He said he believes the law's incentives will make it "a redevelopment law."
"And you're going to see tracts of commercial land like malls and other things be so incentivized that they will sell off because it's more profitable to sell off to an apartment developer than to continue to operate business," Rosamonda said.
Rosamonda suggested that the Roundtable of Volusia County Elected Officials create a subcommittee to advocate for changes to the law and research how it will affect the county and its communities. Volusia County Chairman Jeff Brower and DeBary Mayor Karen Chasez agreed to form a subcommittee.
The roundtable plans to further discuss the Live Local Act at its next meeting on Nov. 13 at the Daytona Beach International Airport, and the meeting will be open to the public.
Brower said the law will indirectly tax residents, and he described it as part of a larger problem that local governments have with state laws interfering with their decision-making.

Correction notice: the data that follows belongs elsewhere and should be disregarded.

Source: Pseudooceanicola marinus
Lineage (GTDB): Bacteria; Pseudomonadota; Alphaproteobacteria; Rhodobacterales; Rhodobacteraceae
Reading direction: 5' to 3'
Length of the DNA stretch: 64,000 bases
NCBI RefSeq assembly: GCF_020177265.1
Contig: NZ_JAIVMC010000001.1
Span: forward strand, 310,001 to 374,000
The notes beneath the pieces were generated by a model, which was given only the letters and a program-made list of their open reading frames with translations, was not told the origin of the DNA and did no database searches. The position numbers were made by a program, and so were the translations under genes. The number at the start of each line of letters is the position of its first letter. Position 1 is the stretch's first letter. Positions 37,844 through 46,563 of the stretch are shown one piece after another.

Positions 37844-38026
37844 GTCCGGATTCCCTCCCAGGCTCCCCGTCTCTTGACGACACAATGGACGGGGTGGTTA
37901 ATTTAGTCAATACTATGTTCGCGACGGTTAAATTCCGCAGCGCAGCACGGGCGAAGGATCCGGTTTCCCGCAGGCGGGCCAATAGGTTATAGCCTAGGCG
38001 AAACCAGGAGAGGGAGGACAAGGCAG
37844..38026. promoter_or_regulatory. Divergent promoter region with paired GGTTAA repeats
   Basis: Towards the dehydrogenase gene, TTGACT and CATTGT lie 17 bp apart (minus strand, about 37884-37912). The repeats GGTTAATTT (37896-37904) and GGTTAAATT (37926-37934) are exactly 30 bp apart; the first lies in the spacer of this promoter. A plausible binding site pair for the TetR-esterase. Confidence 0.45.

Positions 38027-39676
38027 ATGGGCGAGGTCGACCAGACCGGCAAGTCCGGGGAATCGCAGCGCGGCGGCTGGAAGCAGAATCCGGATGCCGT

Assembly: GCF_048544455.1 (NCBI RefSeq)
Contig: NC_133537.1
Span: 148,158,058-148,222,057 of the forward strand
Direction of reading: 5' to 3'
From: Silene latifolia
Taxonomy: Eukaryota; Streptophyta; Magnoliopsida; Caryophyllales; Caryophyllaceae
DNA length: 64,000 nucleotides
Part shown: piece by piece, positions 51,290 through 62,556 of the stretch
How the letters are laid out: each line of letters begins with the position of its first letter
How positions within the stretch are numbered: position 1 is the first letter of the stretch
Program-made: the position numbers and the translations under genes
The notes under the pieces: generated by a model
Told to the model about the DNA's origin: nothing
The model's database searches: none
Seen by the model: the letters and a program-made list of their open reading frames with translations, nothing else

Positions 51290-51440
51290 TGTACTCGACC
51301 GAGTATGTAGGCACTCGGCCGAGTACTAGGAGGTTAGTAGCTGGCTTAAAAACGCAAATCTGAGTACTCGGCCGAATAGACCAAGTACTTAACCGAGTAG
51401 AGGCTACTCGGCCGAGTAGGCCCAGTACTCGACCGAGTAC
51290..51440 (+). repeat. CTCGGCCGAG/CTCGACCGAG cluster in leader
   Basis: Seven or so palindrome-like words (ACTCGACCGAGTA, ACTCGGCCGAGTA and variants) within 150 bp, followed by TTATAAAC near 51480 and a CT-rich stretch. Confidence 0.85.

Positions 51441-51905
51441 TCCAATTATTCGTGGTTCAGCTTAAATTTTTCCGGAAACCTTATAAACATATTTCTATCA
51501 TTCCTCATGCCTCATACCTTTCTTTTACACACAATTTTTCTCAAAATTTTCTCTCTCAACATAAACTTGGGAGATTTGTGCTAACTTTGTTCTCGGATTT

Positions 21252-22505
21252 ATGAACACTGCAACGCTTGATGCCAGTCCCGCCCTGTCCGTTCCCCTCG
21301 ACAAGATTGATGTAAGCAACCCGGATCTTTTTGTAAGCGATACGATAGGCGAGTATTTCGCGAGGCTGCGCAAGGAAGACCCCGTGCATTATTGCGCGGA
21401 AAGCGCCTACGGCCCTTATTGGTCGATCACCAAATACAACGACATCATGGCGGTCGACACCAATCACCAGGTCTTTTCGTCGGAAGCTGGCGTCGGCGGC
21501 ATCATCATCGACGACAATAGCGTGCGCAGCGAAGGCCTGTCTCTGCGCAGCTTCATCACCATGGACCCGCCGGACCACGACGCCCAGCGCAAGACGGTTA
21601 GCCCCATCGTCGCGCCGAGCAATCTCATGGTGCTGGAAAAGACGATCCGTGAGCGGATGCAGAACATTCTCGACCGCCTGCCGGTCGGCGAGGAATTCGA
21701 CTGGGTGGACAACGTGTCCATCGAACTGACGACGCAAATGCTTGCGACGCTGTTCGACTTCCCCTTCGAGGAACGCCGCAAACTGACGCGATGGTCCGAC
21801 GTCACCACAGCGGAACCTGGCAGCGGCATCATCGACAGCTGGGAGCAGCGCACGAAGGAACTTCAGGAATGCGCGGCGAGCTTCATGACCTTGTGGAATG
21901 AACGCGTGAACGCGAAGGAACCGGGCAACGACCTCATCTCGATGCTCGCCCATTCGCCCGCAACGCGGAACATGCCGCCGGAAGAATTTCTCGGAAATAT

"The county worked for over a year and has developed a really good affordable housing program," Brower said. "We need to let it work out and not have this preemption come in and stop us from doing the things that we would like to do and forcing us to do things that none of us want to do."
Chasez said she doesn't see a way to get a developer to build the kind of infrastructure that will be needed for an apartment to go at the site because it was never expected to be residential. Existing DeBary residents would face "a tax hole" after development and have to pay for part of the infrastructure, she said.
"We need to find a way to develop affordable housing, but this broad brush ... it's going to be problematic in virtually, I think, every municipality and the county as we go forward," Chasez said.
― Reporter Eileen Zaffiro-Kean contributed to this report.
This article originally appeared on The Daytona Beach News-Journal: Live Local Act draws $100M development away, city official says